On June 16, 2017, President Donald Trump announced that he was cancelling the Obama administrations deals with Cuba, while also expressing that a new deal could be negotiated between Cuba and United States.
On January 26, 2017, Mexican President Enrique Peña Nieto cancelled a meeting with Trump in Washington. Trump had tweeted earlier that morning that it would be better to skip the meeting if the Mexican government continued to insist that Mexico would not pay for a proposed United States-Mexico border wall Trump promised to build. This came amid existing tensions over the proposed wall.
In August 2017, Trump stated that he is “not going to rule out a military option” to confront the autocratic government of Nicolás Maduro and the deepening crisis in Venezuela. Venezuela’s Defense Minister Vladimir Padrino López immediately criticized Trump for his statement, calling it “an act of supreme extremism” and “an act of madness.” President Maduro's son, Nicolás Maduro Guerra, stated during the 5th Constituent Assembly of Venezuela session that if the United States were to attack Venezuela, "the rifles would arrive in New York, Mr. Trump, we would arrive and take the White House".
When Trump took office in January 2017, the United States were involved in the War in Afghanistan since 2001, the longest war in American history. The US then had 8,400 American troops in Afghanistan. Most of them participated in the NATO mission Resolute Support, intended to train and advise the Afghan government troops (in their (civil) war against Taliban, Al-Qaeda and ISIL-in-Khorasan); 2,000 American troops were charged with fighting against terror groups such as ISIL-in-Khorasan. By August 2017, the American force in Afghanistan was estimated at 10,000 troops. On August 21, 2017, Trump announced expansion of the American presence in Afghanistan, without giving details on how.
Trump took office while the United States remained involved in a military intervention against the Islamic State of Iraq and the Levant (ISIL, also known as ISIS, the Islamic State or Daesh), a Salafi jidahist unrecognized state that gained control of parts of Iraq and Syria following the outbreak of the Syrian Civil War. There were roughly 4,500 American soldiers in Iraq as of February 2016. Under Obama, the United States also backed the Free Syrian Army against the Syrian government of Bashar al-Assad.
In the first unilateral military action by the United States targeting Ba'athist Syrian government forces during the Syrian Civil War, Trump authorizes a missile strike against Shayrat Airbase in direct response to the Khan Shaykhun chemical attack.
In August 2017, senior State Department official Brett H. McGurk stated that the Trump administration had "dramatically accelerated" the U.S.–led campaign against ISIL, citing estimates that almost one-third of the territory taken from ISIL "has been won in the last six months." McGurk favorably cited "steps President Trump has taken, including delegating decision–making authority from the White House to commanders in the field."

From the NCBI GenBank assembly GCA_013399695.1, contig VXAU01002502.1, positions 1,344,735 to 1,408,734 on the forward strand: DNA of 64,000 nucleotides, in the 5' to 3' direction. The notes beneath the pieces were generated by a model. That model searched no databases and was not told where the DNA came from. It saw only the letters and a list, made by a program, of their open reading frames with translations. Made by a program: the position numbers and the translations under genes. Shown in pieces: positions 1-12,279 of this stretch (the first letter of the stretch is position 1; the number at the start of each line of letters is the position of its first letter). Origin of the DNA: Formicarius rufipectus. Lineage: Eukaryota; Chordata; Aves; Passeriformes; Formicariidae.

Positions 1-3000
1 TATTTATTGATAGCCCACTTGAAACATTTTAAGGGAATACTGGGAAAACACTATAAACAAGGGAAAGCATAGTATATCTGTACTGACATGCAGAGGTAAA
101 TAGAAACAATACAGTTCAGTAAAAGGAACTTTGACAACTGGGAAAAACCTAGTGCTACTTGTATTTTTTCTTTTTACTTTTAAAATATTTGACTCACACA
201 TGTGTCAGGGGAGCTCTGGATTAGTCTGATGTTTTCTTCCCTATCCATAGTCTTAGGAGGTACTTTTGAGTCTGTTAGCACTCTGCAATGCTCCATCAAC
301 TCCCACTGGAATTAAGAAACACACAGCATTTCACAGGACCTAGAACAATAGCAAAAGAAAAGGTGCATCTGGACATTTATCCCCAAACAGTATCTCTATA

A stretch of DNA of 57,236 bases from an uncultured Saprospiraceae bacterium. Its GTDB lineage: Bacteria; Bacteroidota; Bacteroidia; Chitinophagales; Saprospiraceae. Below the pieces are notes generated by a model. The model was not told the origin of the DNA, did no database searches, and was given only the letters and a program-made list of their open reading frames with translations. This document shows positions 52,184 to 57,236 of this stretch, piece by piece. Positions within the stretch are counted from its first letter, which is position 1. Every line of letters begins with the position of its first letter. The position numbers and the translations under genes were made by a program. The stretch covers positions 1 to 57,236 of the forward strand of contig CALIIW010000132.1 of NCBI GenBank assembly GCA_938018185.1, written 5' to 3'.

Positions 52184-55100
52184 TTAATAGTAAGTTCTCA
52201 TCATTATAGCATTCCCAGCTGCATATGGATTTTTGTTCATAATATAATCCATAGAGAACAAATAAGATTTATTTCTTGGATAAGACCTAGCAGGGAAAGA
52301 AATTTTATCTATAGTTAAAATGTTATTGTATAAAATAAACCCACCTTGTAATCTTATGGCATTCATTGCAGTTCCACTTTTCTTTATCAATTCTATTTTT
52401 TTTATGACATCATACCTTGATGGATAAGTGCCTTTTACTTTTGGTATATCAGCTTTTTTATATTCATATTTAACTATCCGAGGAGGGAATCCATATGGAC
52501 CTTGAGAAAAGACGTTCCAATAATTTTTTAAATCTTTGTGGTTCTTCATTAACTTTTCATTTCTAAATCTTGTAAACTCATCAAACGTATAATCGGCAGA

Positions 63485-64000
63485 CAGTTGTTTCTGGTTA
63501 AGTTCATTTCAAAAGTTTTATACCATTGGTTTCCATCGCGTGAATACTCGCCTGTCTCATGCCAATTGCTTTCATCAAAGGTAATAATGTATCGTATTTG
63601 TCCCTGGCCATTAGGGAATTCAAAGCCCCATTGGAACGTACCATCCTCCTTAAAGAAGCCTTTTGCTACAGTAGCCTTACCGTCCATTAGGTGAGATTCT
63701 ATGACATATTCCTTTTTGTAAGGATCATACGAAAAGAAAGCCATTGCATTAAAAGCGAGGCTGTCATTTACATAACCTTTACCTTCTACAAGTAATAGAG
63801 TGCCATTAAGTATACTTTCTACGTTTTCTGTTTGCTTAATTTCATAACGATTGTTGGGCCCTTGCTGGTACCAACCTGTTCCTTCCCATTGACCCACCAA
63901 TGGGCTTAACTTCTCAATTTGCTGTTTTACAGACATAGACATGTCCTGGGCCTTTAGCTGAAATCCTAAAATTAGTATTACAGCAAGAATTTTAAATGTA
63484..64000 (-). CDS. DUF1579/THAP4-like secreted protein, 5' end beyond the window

It was first reported on April 4, 2017, that the Syrian government led by President Bashar al-Assad had launched a chemical attack on civilians in the Syrian town of Khan Sheikhoun, in the rebel-held territory of Idlib Province. The Trump administration initially responded by saying the attacks were "not something that any civilized nation should sit back and accept or tolerate.” The following day, April 5, Trump held a press conference with King Abdullah II of Jordan in the Rose Garden of the White House where he stated his "attitude toward Syria and Assad, has changed very much." Trump also said “It crossed a lot of lines for me. When you kill innocent children, innocent babies, little babies, with a chemical gas that was so lethal,” then that “crosses many lines, beyond a red line, many many lines” referencing President Obama's ultimatum to the Syrian regime in 2013. On Thursday April 6, Trump ordered the launch of 59 Tomahawk cruise missiles toward Shayrat Air Base where the chemical attacks are believed to have been launched. Shortly after giving the order, Trump addressed the nation saying, "It is in the vital national security interest of the United States to prevent and deter the spread or use of deadly chemical weapons." Several protests were held in the United States demonstrating against the attack.
Trump took office after Barack Obama signed the Joint Comprehensive Plan of Action (JCPOA or "Iran nuclear deal"), which Trump described as one of the "worst deals ever made". His concern has been shared by many Republicans in Congress, including Senators Marco Rubio and Lindsey Graham.